I think there is no real clear definition of what full stack development is. Every person and company has their definition of full stack development and it keeps changing continuously.

How you can become one depends what your current skill set is, what you want to achieve and what type of technology stack a company is using. It all depends what type of role you want to have and what type of company you want to apply to.

Lastly, how do you know you have gained enough expertise? Honestly, I think that is something only you can answer to yourself. Do you feel you're confident with your current skills or you found it (too) easy to do your job, then maybe that is an indication you have gained enough experience. But in the end, it all depends what you want to do.

Sorry if this doesn't answer your questions directly, but I think the term full stack development is just too broad of a concept to answer.

avalander profile image
Avalander • Edited

Ironically, I started my career as a junior fullstack developer because I worked across all our application's stack, from the database to the web interface, and I did all parts equally poorly. That was before fullstack became a buzzword, though. Later in my career I specialized as a backend developer because that's what I enjoy the most and companies started hiring specialized people to do web interfaces and I had to choose one pigeon hole.

So, the way I see it, fullstack means you work across the entire stack of the platform. Junior means that you need guidance and mentoring to be able to build a robust, scalable and high-quality application.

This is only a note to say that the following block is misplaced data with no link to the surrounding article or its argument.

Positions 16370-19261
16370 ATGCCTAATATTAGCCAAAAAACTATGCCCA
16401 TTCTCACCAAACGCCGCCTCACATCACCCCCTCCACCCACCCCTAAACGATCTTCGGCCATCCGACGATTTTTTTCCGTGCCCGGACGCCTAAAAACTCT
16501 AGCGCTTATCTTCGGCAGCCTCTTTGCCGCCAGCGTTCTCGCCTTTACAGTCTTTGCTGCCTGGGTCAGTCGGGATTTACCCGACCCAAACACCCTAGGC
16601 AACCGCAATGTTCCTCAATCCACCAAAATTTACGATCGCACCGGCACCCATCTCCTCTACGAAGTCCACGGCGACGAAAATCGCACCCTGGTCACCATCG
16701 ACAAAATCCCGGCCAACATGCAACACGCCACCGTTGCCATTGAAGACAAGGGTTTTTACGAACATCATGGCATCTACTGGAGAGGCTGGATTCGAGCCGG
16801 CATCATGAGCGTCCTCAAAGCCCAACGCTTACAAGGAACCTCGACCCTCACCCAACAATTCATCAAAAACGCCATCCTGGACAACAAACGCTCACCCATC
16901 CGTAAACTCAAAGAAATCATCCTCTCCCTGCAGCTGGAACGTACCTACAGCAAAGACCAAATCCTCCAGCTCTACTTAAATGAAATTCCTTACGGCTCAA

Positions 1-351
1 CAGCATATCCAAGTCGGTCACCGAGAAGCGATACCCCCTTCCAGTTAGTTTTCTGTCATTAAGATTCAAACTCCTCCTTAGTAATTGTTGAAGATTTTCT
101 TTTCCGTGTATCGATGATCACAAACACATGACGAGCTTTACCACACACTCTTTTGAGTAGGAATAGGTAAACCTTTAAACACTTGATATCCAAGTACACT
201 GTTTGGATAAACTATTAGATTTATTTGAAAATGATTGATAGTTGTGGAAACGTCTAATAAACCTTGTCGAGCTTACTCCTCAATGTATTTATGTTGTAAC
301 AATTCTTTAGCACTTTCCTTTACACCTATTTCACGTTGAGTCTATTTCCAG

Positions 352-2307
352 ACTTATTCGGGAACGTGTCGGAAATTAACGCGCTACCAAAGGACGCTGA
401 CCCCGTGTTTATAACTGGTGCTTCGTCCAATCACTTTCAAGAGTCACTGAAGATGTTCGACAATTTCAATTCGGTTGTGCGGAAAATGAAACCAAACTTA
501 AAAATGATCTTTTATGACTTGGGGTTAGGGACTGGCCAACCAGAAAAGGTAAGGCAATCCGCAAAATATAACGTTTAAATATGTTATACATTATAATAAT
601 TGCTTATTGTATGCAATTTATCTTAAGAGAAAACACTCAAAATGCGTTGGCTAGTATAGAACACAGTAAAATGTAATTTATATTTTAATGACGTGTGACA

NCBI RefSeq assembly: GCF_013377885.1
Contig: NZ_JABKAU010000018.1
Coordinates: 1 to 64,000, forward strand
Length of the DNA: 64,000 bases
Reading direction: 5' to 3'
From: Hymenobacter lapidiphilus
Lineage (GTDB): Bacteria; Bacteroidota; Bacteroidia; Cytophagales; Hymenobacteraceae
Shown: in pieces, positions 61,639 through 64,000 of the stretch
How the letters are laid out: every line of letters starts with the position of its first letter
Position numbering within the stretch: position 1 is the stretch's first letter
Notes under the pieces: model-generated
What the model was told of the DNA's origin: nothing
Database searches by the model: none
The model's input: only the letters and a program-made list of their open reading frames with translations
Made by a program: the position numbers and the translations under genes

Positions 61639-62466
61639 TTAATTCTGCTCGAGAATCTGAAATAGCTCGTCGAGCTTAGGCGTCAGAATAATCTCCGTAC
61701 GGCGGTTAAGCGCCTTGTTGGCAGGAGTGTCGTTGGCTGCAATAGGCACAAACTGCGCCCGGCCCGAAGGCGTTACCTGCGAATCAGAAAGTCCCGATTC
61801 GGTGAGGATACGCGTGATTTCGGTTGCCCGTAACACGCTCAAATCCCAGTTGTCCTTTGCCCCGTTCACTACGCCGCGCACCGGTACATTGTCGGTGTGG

dylanesque profile image
Michael Caveney

This is a good question, and I think a not-small-part of why is this being asked is because of bloated job descriptions. Something newer developers should understand is that many job descriptions are pie-in-the-sky wish lists that don't accurately reflect the job descriptions. The same murkiness can surround what defines a junior dev, and job descriptions that ask for 2-3 years experience for a junior role don't help, since it's (very) arguable that most people will no longer be junior after two years on the job.

nicklediet profile image
Nicholas Lediet

I think of the junior and full-stack as two qualifiers for the type of the developer. A junior having under a couple of years of experience under their belt and a full-stack developer is to take part in the entire stack of the project, as well as having experience in design and UI/UX principals.